In conversation with Cheryl Sandiford, Reflexologist


Cheryl Sandiford

Cheryl Sandiford


Could you tell me about your childhood? Where were you born? Is there anything about your childhood that stands out for you? Helped form who you are today? Your parents, friends, school?

I was born in North Battleford, Sask. I had a happy childhood, until we moved. It was a challenge growing up in Sask being the only or one of the only black families in the small town that I was in at the time. But you make the most of what you have, and I did.  My mother was a nurse and I wanted to be a nurse until when in grade 12 biology class we had to pick a partner so that we could find out our blood type. This involved lancing my finger and the finger of my partner. I couldn’t do it as I felt it would hurt her – therefore nursing was out the question.

After having gone to University for awhile, but not knowing what I wanted to study, I went looking for a job. While working at one of the jobs, one of my coworkers wanted her shoulders rubbed as she was paraplegic. I did this for her. She said it was being done correctly, therefore she wanted me to go with her when she saw her massage therapist. She felt that in this way I would know exactly what a massage therapist does, as she felt that was what I should do as a profession.  She would have been the person to get me started on my journey to working in the holistic field.

You are a reflexologist, a profession many of our readers had not heard about. Can you tell us what this profession entails? Who is your typical client?

Reflexology is a profession where the clients that come to see me only have to remove their socks and shoes. I am physically working on their feet and in doing this, I am working on their entire body. There is a map of your entire body on your feet. Whatever is on the right side of your body is on your right foot and left side of the body on the left foot. I am working with all muscles, glands and organs of the body as all are on the feet. If someone is ticklish, it won’t tickle them as a different pressure is applied to the feet. While I am working on someone, they are put into a restful state so that they may reap the benefits of the session. One can relax and sleep if they want, or not. It depends on the client and what they choose to do. Resting will reap more benefits.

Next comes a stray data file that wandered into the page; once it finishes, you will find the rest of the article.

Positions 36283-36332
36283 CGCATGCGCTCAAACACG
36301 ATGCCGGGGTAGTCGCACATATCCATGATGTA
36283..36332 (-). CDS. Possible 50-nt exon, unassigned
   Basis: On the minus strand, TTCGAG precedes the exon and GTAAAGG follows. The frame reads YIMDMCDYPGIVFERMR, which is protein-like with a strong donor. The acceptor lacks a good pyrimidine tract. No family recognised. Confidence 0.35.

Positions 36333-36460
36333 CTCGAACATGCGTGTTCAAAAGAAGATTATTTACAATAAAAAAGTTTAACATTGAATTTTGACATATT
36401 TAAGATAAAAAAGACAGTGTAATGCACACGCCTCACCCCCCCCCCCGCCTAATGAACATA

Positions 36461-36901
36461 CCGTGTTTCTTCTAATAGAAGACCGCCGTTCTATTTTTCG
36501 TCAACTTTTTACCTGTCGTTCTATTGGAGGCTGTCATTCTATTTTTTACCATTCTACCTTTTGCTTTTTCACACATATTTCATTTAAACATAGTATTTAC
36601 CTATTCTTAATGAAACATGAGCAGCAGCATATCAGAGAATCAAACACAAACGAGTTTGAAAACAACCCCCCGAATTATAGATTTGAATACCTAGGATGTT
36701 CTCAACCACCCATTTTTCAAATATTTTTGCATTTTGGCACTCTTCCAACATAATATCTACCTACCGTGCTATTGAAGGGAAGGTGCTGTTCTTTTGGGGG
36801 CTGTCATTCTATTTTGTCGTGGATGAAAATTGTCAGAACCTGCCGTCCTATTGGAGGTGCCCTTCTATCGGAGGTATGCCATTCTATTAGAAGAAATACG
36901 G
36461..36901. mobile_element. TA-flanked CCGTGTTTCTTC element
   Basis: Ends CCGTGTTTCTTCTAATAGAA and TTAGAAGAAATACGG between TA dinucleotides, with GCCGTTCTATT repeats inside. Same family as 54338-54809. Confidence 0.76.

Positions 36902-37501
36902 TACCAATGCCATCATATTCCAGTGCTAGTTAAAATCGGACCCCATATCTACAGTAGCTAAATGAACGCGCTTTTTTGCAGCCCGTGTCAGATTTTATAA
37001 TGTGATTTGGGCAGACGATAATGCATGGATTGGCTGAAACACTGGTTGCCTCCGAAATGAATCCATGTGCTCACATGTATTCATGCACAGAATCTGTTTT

What reflexology does is that it brings the body back to normalcy without medication. It relieves stress, improves blood circulation and brings your system to a normal state all naturally.  I take both men and women as clients. You don’t have to be in excellent physical shape before coming to see me. If you are, you will still benefit.

Benefits of Reflexology

Some of the benefits of reflexology include its ability to stimulate nerve function, increases energy, boosts circulation, induces a deep state of relaxation, eliminates toxins, stimulates the central nervous system, prevents migraines, cleans up urinary tract conditions, speeds recovery after injury or surgery, helps relieve sleep disorders, reduces depression, and relieves pain. Furthermore, it can help ease the treatment of various cancer and even helps to soothe the pains of pregnancy, even those occurring after the baby is born.

Many of us find ourselves on our feet all day at work. Whether you work in an office, a factory, a field, a hospital, or anything in between, there is a good chance that you put a lot of weight and stress on your feet every day. The thing is, that stress can also manifest itself in the other parts of our body. It is a similar situation to back pain. For back pain, people often get massages, so it makes sense that there should also be foot massages, right? Reflexology is much more than a foot massage, but at its foundation, that’s the easiest way to describe the process. This specific area of massage therapy also includes the hands and ears, making it more of an extremity massage than a foot massage.

What is your educational background? What type of training did you undertake to become a reflexologist?

My education background is 1.5 years of university and the school of hard knocks.  Before becoming a reflexologist, I had wanted to be a massage therapist. There were a few things that stood in the way of that goal. After life got in my way and things changed for me, I wanted to do something similar to massage therapy. I found reflexology and it didn’t require a person to take off clothing.